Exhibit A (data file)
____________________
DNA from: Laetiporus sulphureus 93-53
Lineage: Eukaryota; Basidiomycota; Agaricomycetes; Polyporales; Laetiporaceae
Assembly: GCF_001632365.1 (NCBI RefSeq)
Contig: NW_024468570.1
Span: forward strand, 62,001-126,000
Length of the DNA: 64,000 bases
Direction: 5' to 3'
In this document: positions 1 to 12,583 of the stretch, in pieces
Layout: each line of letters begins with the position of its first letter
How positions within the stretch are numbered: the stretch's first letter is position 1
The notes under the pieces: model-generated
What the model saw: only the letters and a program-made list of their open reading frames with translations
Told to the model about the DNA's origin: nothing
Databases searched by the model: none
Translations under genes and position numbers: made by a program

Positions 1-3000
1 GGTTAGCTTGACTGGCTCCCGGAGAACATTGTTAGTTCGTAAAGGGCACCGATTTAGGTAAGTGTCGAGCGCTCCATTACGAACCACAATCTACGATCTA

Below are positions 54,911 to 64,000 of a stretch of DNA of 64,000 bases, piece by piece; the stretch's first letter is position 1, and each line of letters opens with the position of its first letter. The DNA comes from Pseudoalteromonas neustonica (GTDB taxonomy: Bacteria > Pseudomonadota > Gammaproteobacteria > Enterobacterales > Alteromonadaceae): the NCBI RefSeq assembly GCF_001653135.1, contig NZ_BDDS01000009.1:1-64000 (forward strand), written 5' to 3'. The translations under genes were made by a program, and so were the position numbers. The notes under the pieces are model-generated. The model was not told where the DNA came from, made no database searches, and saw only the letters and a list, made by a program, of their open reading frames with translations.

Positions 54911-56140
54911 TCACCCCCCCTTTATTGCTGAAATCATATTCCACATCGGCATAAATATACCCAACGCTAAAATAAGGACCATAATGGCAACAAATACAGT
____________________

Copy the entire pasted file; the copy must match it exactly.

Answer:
DNA from: Laetiporus sulphureus 93-53
Lineage: Eukaryota; Basidiomycota; Agaricomycetes; Polyporales; Laetiporaceae
Assembly: GCF_001632365.1 (NCBI RefSeq)
Contig: NW_024468570.1
Span: forward strand, 62,001-126,000
Length of the DNA: 64,000 bases
Direction: 5' to 3'
In this document: positions 1 to 12,583 of the stretch, in pieces
Layout: each line of letters begins with the position of its first letter
How positions within the stretch are numbered: the stretch's first letter is position 1
The notes under the pieces: model-generated
What the model saw: only the letters and a program-made list of their open reading frames with translations
Told to the model about the DNA's origin: nothing
Databases searched by the model: none
Translations under genes and position numbers: made by a program

Positions 1-3000
1 GGTTAGCTTGACTGGCTCCCGGAGAACATTGTTAGTTCGTAAAGGGCACCGATTTAGGTAAGTGTCGAGCGCTCCATTACGAACCACAATCTACGATCTA

Below are positions 54,911 to 64,000 of a stretch of DNA of 64,000 bases, piece by piece; the stretch's first letter is position 1, and each line of letters opens with the position of its first letter. The DNA comes from Pseudoalteromonas neustonica (GTDB taxonomy: Bacteria > Pseudomonadota > Gammaproteobacteria > Enterobacterales > Alteromonadaceae): the NCBI RefSeq assembly GCF_001653135.1, contig NZ_BDDS01000009.1:1-64000 (forward strand), written 5' to 3'. The translations under genes were made by a program, and so were the position numbers. The notes under the pieces are model-generated. The model was not told where the DNA came from, made no database searches, and saw only the letters and a list, made by a program, of their open reading frames with translations.

Positions 54911-56140
54911 TCACCCCCCCTTTATTGCTGAAATCATATTCCACATCGGCATAAATATACCCAACGCTAAAATAAGGACCATAATGGCAACAAATACAGT